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Surrey, United Kingdom

Tuesday, 27 July 2010

Middlesex by Jeffrey Eugenides

Middlesex by Jeffrey Eugenides is one of those books that it felt like everyone except me had read. You know, the one that all the commuters seem to be reading and that you see in charity shops by the bucketful.  I was therefore quite pleased when this got suggested as a book club read.  I hadn't even realised it was by the author of The Virgin Suicides which I had read and loved a year or so ago.

The great thing about this book was the number of ways in which I enjoyed it. It had the sweeping family saga (three generations!), the undiscovered secret and romance. With all of that in one story it is no wonder it has been enjoyed by so many people. The writing style is easy, straight-forward and familiar and while not comic in the traditional sense, there are certainly amusing incidents.
For such a chunky book, this was an incredibly quick read.  Although there was no real mystery in the novel, I felt I had grown to know the narrator so well that I wanted to find out how everything ended up, like listening to a friend telling you their family history, warts and all.  It's a really delightful book, despite, or perhaps because of, its unusual subject matter.

Friday, 23 July 2010

Clara Reeve by Leoni Hargreave

Clara Reeve by Leoni Hargreave was given to me by my brother-in-law who is a literary fanatic, with a book collection that could probably put the British Library to shame. His main area of interest however is science fiction, so I was very surprised when he gave me this book, of which he mistakenly had two copies. So, how does a sci-fi enthusiast end up with not one but two copies of a Victorian pastiche novel? Well, Leonie Hargreave is a pen-name, which the author Thomas M Disch was advised to use when publishing this novel which was so different to his usual output of science fiction work.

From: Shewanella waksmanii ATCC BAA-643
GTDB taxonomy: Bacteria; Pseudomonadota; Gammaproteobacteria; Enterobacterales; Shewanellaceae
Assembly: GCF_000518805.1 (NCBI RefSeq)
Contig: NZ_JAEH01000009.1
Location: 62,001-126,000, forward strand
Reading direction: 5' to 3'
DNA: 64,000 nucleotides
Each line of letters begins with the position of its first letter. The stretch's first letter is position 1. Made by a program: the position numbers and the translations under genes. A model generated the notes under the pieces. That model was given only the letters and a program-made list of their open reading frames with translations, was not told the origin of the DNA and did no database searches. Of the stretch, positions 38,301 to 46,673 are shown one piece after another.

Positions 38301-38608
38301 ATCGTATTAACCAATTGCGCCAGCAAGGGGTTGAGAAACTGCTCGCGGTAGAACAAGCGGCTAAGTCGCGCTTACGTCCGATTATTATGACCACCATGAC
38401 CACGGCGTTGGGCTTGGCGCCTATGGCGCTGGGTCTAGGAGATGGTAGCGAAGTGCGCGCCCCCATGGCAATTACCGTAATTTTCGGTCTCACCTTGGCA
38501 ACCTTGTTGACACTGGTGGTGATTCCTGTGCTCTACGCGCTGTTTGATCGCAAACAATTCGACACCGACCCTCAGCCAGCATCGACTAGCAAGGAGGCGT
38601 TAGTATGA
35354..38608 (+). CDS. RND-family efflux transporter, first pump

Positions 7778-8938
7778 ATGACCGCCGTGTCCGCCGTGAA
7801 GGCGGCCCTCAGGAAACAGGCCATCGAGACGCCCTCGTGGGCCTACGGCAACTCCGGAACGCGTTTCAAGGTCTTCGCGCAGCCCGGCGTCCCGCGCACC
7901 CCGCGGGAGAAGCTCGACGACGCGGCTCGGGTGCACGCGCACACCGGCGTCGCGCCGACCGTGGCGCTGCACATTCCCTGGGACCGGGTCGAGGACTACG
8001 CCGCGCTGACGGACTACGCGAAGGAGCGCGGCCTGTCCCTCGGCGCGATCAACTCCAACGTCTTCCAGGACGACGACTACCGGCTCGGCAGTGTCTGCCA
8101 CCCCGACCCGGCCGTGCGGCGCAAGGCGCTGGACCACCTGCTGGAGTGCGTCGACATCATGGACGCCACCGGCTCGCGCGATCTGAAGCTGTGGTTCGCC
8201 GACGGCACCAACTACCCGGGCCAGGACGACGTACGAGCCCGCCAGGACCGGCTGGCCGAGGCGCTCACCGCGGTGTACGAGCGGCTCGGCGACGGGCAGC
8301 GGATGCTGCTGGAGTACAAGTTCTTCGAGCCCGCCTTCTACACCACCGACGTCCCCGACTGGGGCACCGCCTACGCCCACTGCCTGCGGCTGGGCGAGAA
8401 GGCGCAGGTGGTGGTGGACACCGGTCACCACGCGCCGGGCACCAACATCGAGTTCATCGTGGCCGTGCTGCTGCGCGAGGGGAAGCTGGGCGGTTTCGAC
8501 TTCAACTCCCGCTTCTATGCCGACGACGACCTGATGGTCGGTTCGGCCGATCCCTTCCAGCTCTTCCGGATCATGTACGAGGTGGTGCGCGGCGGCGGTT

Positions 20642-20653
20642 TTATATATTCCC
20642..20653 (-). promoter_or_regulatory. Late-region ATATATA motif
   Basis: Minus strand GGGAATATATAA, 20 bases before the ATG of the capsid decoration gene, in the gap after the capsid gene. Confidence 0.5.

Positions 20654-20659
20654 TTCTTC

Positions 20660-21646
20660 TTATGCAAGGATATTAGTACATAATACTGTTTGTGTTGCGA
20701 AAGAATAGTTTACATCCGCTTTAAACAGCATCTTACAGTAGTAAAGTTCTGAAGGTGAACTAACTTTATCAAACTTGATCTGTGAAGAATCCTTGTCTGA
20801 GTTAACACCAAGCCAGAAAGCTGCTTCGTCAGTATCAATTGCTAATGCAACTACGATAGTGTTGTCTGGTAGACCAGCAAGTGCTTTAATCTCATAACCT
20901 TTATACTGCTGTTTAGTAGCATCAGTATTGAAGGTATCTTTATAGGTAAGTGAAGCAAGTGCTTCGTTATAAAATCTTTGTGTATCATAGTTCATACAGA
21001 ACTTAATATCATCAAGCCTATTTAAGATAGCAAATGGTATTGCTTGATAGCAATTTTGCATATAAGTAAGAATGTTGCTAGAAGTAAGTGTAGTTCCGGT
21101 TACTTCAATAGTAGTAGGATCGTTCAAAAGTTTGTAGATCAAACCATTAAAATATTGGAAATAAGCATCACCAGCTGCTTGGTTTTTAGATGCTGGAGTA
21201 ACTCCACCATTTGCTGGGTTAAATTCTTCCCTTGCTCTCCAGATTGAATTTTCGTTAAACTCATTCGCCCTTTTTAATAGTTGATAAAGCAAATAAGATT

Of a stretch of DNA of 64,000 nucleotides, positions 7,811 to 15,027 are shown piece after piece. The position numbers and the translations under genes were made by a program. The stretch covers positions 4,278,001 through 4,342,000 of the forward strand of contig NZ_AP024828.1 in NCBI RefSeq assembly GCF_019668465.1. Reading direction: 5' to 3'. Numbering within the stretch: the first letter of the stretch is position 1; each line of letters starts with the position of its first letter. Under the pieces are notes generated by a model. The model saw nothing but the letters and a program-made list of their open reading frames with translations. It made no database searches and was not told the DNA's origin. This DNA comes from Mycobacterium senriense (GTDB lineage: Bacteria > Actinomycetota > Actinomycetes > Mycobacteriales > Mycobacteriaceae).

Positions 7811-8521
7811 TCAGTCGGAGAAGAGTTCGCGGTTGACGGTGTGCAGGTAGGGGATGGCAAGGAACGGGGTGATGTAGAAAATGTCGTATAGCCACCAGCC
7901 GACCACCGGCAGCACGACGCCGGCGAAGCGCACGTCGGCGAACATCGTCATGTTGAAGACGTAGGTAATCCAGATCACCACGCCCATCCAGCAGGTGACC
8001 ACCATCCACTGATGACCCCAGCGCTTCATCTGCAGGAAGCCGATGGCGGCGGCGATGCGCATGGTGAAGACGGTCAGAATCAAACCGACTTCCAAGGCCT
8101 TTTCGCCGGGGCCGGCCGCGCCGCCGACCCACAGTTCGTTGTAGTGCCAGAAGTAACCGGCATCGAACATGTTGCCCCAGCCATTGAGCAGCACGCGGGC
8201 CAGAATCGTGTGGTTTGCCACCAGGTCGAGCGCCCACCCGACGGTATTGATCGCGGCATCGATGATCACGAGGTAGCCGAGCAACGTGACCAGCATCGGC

As a fan of all things Victorian, I was absolutely delighted and couldn't wait to get reading.  With the background knowledge of the book being written by a) a man and b) a sci-fi author I was very much prepared for the worst.  Thankfully, I was pleasantly surprised.  Hargreave/Disch really managed to evoke the sensation novels of the Victorian era and all the trademarks are there - the mysterious continental man-servant, the mentally unstable wife, the question of inheritance and a dark secret bubbling under the surface.  The period detail is well created and it really felt quite authentic, perhaps even so far as it being quite a verbose and hard-going book at times.  The main character of Clara is endearing and sympathetic - all her troubles are visited upon her for no apparent reason other than an accident of her birth; very much a case of being in the wrong place at the wrong time.  What I did find frustrating was that the denouement was so late in the book and consequently, I felt, a bit rushed.  

Not one of the most memorable Victoriana novels I have ever read - it's no Fingersmith or The Crimson Petal and the White (which also was rather a departure from the authors usual subject matters and writing style) but I like to think it was one of the more authentic and unusual.

The End of the Affair by Graham Greene

I can't remember the how or why of this being on my to be read pile, but there it was.  The End of the Affair by Graham Greene is not the type of book I would usually choose to read, although having said that I am not really sure what kind of author I thought he was.  I think I imagined his books were all about cold, wet seaside towns (Brighton Rock?) and espionage (no idea where that impression came from...)  So I guess it was the title that first caught my attention.  That in the period setting, and rather more specifically the cover of this particular edition which I really liked.

It wasn't what I had expected (although I'm not really sure what that was) but I did enjoy reading it.  The narrator is a fairly unlikeable fellow, I thought, and through his eyes we see his and the woman's lives beginning to unravel as their affair begins, ends and resumes.  He is a rather arrogant and selfish man who seems to have little regard for the effects of his actions on others.  The woman is an interesting character - self-serving yet not selfish, pleasure-seeking yet not vacuous.  For a book by a male author it is quite a surprising depiction of how women of the time were looking to create lives and interests of their own and how they tried to balance being a wife whilst maintaining their sense of self.